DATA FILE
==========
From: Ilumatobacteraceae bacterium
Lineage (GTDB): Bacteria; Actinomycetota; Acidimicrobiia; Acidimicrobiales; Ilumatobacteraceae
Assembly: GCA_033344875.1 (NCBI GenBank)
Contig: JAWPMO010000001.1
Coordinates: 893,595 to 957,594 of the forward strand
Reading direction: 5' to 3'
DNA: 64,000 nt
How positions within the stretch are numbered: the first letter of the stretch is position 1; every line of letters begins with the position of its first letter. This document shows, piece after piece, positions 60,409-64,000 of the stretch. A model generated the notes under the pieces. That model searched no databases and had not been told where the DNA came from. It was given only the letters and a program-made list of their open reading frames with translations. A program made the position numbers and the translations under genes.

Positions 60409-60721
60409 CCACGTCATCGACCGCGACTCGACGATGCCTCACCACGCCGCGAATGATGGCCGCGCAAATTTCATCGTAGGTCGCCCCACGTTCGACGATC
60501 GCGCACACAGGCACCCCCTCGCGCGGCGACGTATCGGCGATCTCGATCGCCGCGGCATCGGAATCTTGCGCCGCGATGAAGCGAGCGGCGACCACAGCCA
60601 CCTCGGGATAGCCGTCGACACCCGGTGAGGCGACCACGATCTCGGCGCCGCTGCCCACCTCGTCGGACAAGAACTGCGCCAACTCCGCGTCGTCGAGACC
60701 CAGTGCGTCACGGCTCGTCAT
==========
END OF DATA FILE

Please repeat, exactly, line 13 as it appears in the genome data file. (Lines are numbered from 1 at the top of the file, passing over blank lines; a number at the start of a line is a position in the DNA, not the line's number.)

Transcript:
60701 CAGTGCGTCACGGCTCGTCAT